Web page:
Let’s talk about compost…Growing up, we always fed our food scraps to the chickens. Here in Seattle, we are lucky to have free curbside composting. But, I know that for many people composting isn’t mainstream or easy and can feel daunting. So, I wanted to share some information and some options with you in case you’re interested in composting but don’t know where to start. I am by no means an expert on this topic and hope that those of you with more experience will share your wisdom with us in the comments. With that said, here’s my guide to compositing as well as the recipe for these Curried Black Lentils with Roasted Cauliflower…


According to the USDA, the majority of the waste in our landfills is food. Crazy right!? Most of that is household food waste or produce that never even makes it to the grocery store. Not only is this troubling in the face of increasingly widespread hunger, but is also problematic when you consider the amount of resources that go into food production that can’t be recovered once food is thrown out. That’s where composting comes in. Composting is an aerobic process in which organic material breaks down much more quickly, producing a nutrient rich product that can be used to boost soil health, conserve water, sequester carbon from the air, and grow more food, offsetting some of the costs of food production and completing the cycle of life. By contrast, food that ends up in landfills is sealed off from oxygen and breaks down slowly, through a process of anaerobic decomposition, resulting in the release of methane gas which is thirty times more potent than C02 and a huge contributor to global warming and climate change.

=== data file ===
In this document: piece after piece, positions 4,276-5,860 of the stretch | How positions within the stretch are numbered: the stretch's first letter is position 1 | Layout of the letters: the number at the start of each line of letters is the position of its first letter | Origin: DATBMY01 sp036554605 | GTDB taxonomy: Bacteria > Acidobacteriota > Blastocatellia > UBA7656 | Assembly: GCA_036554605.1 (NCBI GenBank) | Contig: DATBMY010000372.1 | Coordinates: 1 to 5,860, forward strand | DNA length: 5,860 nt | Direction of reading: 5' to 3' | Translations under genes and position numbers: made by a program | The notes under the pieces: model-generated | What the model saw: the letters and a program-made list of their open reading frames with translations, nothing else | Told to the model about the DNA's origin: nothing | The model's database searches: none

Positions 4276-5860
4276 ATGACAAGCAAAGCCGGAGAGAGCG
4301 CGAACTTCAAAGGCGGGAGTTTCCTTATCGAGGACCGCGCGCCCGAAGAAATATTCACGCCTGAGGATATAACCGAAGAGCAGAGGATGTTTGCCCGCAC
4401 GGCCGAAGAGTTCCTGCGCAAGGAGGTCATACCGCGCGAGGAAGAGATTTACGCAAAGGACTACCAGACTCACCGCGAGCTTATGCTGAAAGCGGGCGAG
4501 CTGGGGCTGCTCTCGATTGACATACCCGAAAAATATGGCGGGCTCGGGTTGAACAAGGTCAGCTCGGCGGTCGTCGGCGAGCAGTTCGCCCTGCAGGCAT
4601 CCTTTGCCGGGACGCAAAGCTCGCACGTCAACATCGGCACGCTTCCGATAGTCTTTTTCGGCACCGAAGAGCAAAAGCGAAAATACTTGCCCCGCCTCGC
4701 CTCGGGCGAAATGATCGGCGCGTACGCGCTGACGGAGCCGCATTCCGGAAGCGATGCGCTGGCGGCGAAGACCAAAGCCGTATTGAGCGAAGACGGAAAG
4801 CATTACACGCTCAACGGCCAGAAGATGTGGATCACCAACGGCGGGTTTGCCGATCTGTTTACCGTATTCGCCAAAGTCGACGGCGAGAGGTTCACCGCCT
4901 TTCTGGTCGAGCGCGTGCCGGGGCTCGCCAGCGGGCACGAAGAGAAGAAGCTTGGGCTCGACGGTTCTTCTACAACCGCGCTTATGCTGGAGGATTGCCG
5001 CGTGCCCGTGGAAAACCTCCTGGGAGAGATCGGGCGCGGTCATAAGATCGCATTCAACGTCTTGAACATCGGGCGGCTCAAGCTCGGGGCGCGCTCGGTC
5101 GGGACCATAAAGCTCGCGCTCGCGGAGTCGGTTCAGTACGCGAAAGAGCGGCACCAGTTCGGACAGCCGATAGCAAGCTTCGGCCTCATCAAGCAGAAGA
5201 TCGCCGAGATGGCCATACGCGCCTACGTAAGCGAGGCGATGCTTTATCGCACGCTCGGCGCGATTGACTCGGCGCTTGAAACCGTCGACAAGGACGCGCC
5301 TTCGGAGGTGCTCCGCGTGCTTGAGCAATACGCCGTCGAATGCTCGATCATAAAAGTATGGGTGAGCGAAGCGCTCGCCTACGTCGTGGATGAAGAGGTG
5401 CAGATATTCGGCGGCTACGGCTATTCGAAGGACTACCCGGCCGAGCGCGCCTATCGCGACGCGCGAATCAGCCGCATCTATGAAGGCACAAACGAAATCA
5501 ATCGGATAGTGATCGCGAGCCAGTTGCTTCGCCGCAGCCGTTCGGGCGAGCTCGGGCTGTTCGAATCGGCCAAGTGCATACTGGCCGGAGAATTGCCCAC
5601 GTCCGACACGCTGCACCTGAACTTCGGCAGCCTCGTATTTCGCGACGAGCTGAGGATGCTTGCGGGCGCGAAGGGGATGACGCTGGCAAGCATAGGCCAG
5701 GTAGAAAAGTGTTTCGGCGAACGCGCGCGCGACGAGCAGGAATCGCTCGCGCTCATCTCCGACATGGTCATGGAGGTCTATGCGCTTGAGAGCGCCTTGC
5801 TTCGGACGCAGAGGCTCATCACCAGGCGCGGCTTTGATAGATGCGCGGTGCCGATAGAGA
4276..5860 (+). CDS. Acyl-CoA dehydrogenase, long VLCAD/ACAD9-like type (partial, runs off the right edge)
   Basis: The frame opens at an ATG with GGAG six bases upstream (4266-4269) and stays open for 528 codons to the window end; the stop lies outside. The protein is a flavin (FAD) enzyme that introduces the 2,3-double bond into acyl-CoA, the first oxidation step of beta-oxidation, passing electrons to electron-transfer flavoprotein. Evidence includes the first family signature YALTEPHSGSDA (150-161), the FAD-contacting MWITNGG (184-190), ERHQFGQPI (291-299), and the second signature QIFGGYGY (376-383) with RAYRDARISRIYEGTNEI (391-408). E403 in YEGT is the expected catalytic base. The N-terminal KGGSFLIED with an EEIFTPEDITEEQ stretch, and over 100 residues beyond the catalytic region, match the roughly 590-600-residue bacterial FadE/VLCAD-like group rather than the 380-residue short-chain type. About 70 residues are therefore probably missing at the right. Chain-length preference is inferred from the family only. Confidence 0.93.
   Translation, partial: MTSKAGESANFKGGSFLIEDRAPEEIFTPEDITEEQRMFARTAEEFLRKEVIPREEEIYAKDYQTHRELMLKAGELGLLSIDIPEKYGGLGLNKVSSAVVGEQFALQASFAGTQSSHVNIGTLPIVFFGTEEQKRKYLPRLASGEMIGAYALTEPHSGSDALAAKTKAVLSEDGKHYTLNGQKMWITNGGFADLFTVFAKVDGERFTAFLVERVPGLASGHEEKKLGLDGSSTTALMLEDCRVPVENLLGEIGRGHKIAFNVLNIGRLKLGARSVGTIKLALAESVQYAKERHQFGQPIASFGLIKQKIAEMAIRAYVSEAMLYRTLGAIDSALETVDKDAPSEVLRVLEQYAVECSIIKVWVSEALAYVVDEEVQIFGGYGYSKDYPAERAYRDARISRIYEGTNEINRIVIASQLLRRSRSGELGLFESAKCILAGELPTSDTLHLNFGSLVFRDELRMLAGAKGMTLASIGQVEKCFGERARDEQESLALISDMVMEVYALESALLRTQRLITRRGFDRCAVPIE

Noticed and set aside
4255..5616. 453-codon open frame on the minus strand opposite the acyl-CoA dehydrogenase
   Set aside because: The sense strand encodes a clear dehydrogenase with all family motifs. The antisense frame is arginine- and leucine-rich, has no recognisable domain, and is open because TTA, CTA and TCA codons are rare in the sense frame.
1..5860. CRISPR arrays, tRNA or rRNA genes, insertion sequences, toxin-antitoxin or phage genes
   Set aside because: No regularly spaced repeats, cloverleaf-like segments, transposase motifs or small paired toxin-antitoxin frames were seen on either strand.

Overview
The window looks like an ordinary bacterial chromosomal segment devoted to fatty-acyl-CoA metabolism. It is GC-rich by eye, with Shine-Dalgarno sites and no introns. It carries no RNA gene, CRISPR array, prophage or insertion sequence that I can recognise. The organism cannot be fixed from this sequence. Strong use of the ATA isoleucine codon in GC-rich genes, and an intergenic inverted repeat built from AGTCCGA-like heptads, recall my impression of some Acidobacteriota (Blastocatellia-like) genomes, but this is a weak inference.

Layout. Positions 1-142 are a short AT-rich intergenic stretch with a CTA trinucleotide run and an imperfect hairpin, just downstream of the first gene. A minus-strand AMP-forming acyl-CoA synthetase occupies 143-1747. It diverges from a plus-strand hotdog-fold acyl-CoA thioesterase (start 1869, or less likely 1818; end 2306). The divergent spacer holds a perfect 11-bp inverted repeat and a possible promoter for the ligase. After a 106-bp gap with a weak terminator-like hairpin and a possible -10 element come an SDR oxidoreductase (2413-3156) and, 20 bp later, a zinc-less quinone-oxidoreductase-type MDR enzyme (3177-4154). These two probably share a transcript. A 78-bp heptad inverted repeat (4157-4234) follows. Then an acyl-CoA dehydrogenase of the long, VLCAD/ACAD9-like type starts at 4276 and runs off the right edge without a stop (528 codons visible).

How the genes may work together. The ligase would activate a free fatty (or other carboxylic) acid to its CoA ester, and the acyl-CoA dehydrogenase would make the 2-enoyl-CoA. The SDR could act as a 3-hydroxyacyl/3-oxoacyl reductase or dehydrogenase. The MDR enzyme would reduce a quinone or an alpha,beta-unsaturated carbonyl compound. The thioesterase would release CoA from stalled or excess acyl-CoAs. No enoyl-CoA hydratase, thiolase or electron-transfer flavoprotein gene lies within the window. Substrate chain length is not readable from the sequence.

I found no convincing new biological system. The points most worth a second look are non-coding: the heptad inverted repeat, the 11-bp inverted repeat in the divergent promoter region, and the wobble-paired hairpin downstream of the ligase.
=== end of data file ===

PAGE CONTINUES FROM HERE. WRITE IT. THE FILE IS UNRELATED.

Before we talk about composting I feel like it’s important to acknowledge that the best thing we can do is to simply waste less food. I big part of the problem is cultural and economic. The abundance of relatively cheap food, an obsession with perfection, and misinformation about expiration dates are just some of the reasons we waste so much food. I could probably write a whole post about how to waste less food, but here are a few ideas to get you started.

  1. Get your produce from Imperfect Produce.
  2. Plan meals for the week and buy only what you know you’re going to use.
  3. Know how to store your produce properly to make it last.
  4. Repurpose food scraps by turning nut milk pulp into flour, making broccoli stem fritters, freezing odds and ends for broth, or whipping up some carrot top pesto.
  5. When in doubt, freeze leftovers before they go bad and thaw them out next time you come home from a trip to an empty fridge.

But, no matter how hard we try, some food waste is inevitable. Knowing what to do with those food scraps  is the next step…


There are lots of options for collecting your food waste. I’ve used a five gallon bucket with a lid that I kept under the sink, a ceramic crock with a lid, and stainless steel compost containers, but you can use pretty much any container you want as long as it has a lid. Side note: Someday I’ll have a stainless steel compost container inset into a drawer to free up counter space and keep the kitchen feeling minimal and clean. #kitchengoals. I know some people like to use biodegradable bags to make it easier to take food scraps out and to reduce clean up. Personally, I just dump my food scraps into the curbside bin or the worm bin then run my container through the dishwasher or wash it out by hand.


You can compost pretty much anything  although dairy and meat are best reserved for municipal compost facilities.  Paper and cotton products (parchment, cheesecloth, paper towels, paper bags, dryer lint), hair, biodegradable sponges, organic material like flowers and leaves, grass clippings, and wood are all fair game.


  1. Many cities around the country provide free, municipal composting. This is the easiest option out there for sure and more and more cities are offering this service to their residents. A simple google search will tell you whether or not this is an option where you live.
  2. The hungry bin is a great option if you have room for it. We keep ours in the garage, but you can leave it in the backyard or even keep it on a patio or deck. The worms in the bin eat your food scraps and turn them into castings that can be used in your garden or to amend the soil in potted household plants. The bins are clean, odorless, and easy to use. Plus, it’s kinda fun to feed the little critters.